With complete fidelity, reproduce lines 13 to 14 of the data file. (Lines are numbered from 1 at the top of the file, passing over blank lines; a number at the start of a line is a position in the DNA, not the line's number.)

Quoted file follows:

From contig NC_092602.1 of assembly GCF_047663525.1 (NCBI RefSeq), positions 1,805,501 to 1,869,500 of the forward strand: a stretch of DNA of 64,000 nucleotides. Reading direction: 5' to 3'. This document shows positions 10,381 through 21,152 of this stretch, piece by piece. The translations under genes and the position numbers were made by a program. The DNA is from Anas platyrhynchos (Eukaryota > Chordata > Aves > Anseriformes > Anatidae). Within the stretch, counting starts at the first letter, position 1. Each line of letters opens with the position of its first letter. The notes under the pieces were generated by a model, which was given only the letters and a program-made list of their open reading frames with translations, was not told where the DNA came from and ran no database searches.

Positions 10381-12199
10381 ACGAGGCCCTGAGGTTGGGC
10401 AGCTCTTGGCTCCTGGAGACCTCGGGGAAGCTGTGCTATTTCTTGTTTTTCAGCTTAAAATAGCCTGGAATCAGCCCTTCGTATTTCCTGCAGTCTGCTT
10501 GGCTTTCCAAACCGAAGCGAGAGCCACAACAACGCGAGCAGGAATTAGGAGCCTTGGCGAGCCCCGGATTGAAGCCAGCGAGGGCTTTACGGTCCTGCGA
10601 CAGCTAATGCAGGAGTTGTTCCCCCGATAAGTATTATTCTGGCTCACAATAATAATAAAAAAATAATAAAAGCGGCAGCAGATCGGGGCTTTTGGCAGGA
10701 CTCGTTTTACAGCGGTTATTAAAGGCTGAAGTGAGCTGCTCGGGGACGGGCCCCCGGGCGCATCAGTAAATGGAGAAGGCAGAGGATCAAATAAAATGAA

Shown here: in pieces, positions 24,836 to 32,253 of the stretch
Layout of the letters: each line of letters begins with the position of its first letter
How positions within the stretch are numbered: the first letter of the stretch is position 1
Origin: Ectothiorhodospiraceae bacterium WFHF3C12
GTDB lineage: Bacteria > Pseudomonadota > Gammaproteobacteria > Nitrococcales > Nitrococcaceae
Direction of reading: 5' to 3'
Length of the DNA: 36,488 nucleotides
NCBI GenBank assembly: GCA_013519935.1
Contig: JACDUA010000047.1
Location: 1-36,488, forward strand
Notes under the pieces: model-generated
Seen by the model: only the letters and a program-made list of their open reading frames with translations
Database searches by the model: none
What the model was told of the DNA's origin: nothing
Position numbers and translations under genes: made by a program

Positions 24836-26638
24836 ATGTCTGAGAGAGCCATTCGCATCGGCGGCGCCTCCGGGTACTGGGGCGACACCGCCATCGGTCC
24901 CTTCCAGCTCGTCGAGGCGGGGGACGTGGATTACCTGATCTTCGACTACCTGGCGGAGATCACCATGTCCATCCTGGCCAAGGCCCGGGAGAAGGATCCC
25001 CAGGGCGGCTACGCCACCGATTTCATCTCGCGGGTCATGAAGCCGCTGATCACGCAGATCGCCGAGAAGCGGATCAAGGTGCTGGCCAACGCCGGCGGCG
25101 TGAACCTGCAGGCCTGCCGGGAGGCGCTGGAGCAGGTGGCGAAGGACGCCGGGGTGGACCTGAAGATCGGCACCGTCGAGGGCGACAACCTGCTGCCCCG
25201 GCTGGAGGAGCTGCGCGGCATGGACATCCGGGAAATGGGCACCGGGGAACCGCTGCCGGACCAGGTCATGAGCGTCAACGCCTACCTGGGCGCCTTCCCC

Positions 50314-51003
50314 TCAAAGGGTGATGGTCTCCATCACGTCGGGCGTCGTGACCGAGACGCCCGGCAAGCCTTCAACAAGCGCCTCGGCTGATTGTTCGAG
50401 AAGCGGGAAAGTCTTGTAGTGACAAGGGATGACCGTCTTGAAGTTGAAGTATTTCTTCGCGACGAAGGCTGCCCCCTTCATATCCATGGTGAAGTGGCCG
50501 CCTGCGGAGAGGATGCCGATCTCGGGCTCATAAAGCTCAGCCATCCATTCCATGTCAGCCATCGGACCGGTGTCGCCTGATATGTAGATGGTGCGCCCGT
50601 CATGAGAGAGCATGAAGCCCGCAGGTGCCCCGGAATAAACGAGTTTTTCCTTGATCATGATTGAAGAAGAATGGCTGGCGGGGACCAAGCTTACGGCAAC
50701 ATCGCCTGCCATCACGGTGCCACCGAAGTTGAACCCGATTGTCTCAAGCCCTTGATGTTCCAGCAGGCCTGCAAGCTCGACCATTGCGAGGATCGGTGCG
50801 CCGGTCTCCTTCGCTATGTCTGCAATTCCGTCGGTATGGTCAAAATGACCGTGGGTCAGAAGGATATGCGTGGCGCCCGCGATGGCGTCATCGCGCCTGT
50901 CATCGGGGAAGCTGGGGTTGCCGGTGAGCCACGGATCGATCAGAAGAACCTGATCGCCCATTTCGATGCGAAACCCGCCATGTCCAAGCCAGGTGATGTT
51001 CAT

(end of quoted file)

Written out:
Direction of reading: 5' to 3'
Length of the DNA: 36,488 nucleotides